1. ## Vector Orthogonality

Hey guys! I have a question which is pretty straightforward but I'm not sure how to prove it...

Show that for any vectors a, b, and c, vector v = b(a*c) - c(a*b) is orthogonal (perpendicular) to a

There is this theorem which states that if 3 vectors are coplanar, their triple product is equal to 0
Also, If a, b, and c are coplanar, then b * c will be orthogonal to a, hence their dot product will be equal to 0

That's all I could find and I'm not sure if I just prove it by theorem or if i have to do some arithmetic
Any help would be greatly appreciated!

2. ## Re: Vector Orthogonality

I think I know what question you're asking, but you should be careful with the * operation. Does * refer to a cross product or dot product? a*c would most likely be interpreted as a dot product, while $a \times c$ is clearly a cross product.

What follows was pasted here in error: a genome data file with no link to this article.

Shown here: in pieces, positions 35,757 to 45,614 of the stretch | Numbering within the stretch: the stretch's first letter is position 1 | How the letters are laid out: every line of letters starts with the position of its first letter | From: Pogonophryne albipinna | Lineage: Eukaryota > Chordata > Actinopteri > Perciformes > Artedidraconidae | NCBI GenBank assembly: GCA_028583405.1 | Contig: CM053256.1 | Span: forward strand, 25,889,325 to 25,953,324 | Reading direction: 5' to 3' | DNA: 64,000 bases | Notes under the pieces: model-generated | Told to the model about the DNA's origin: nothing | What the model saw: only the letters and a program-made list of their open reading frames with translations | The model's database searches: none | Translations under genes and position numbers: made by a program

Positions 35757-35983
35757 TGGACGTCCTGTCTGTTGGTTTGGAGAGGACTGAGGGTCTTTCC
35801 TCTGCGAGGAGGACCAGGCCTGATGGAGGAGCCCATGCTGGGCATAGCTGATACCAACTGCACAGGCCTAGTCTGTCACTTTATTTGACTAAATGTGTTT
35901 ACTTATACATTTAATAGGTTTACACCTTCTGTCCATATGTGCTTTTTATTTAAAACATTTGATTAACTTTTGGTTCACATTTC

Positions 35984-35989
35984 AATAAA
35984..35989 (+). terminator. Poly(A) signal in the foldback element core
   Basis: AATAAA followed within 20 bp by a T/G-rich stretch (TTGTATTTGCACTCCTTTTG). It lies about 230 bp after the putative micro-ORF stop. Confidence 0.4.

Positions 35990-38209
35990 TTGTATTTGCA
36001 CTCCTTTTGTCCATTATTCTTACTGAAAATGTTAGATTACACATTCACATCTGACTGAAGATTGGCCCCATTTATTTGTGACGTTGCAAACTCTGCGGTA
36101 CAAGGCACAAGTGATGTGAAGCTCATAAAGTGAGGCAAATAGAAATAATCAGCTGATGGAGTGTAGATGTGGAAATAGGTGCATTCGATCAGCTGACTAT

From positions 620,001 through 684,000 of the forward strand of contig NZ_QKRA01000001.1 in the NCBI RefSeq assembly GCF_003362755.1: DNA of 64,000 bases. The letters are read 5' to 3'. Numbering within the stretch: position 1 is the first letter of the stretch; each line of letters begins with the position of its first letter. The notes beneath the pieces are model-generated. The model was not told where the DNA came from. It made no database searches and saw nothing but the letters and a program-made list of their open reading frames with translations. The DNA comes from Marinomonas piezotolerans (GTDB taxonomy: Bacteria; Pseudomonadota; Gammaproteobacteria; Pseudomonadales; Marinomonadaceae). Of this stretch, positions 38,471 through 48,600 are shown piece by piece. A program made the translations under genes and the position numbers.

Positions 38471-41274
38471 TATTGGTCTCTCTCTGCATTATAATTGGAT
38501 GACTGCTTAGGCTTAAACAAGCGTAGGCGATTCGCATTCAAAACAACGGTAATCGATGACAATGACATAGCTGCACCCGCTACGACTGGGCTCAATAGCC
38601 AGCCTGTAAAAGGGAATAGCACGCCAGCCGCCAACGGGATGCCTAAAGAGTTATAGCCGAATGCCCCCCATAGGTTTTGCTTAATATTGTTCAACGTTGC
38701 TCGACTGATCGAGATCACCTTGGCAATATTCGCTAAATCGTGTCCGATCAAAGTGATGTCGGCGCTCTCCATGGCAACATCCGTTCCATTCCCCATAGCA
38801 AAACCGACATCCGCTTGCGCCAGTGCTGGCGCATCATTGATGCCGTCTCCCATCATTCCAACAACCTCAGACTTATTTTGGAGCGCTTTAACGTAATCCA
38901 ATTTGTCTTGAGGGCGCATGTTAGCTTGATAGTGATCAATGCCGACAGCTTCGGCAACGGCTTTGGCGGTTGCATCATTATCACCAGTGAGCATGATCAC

3. ## Re: Vector Orthogonality

I'm not too sure. In the question there is a period in between the letters which means to multiply
Edit: Looks like it is a dot product

4. ## Re: Vector Orthogonality

Originally Posted by hemster83
Show that for any vectors a, b, and c, vector $v = b(a\cdot c) - c(a\cdot b)$ is orthogonal (perpendicular) to a

There is this theorem which states that if 3 vectors are coplanar, their triple product is equal to 0
You don't need the triple product theorem. Just note that:
$(v\cdot a) = (b\cdot a)(a\cdot c) - (c\cdot a)(a\cdot b)=0~.$

5. ## Re: Vector Orthogonality

Originally Posted by Plato
You don't need the triple product theorem. Just note that:
$(v\cdot a) = (b\cdot a)(a\cdot c) - (c\cdot a)(a\cdot b)=0~.$
Thank you for the help!